He had imagined the days following the end of the pandemic to be nothing like before. In his naïve mind, mankind would turn over a fresh new leaf. Having felt the bitter feeling of having their hands ties back while their loved ones suffered would have made their hearts a little less stoic to the plight of those who struggled every single day of the year. Alas, he had been too optimistic for his own good.

As soon as the light turned green, engines restarted and motor bikes sped ahead. Somebody was too slow to notice and earned them self a few impatient horns and angry fingers. Life was back to normal; fast paced, chaotic and ugly up close. The rain was beginning to slow to a steady drizzle, much like Akbar’s earlier jovial mood. Nonetheless, he trod on to the road, head hanging low and gently knocked at another driver’s window once the red light brought the world to a standstill.

Again, the same thing happened; the man did not even bother turning to look at him. When a boy, probably his son, sitting in the passenger seat prodded the man to listen to the deathly pale stranger at the window, he wearily gave him a cursory glance of reproach, shoved out his wallet and rolling down the window the teeniest bit, handed him a five rupee coin. Akbar then saw him quickly pocket the wallet and wearily sanitize his hands, rubbing his palms aggressively as if he had touched a grotesque insect. 

While Akbar stood bemused at the man’s ludicrous routine, the traffic had come to a stop all around the intersection. Since the lights were all red, the drivers were compelled to stop even if they did not particularly oblige to traffic rules.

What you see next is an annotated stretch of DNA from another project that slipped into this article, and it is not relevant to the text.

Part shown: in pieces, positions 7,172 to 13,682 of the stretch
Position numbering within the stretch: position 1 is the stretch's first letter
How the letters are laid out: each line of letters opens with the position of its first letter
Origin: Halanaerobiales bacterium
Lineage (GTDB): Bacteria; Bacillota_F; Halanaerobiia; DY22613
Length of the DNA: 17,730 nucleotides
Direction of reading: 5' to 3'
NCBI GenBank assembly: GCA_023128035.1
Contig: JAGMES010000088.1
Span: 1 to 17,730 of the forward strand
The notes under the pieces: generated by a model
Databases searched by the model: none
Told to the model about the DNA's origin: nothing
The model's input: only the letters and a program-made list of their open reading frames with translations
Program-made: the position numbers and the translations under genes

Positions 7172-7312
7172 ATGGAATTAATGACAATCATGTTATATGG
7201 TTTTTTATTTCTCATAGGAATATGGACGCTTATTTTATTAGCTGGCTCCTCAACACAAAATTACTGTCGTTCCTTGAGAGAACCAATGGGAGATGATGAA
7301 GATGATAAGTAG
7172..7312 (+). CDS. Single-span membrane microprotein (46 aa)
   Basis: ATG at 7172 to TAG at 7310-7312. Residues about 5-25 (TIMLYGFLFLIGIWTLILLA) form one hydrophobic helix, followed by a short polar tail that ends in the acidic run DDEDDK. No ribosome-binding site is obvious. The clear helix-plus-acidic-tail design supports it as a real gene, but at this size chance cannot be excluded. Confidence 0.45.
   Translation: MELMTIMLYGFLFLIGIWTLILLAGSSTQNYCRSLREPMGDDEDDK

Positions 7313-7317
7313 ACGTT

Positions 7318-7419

A loud conversation about the airs of Paki politicians in the rickshaw beside him sufficed to inform Akbar of the cause of the commotion – a renowned politician was passing nearby, as was invariably the case. Quick to make hay while the sun shone, he started going car to car, never pestering the drivers again if they asked him to leave. Some went as far as tooting their horns at him while others would wag a finger, as soon as they saw him coming, almost like a reflex action. He often wondered how anyone could be so desensitized? It was unnerving, to say the least.

By the time Akbar reached the last car in the lane, a sleek black Corolla, it had stopped raining. Within seconds, the sun emerged from the clouds, unleashing its full wrath, sapping him of what little energy he had left. Praying that this woman would not rebuke him like all her Corolla owner contemporaries, he tapped at the window and spread his palm before her. The woman looked up from her phone, pressed a button to automatically roll down her window, and removed her shades.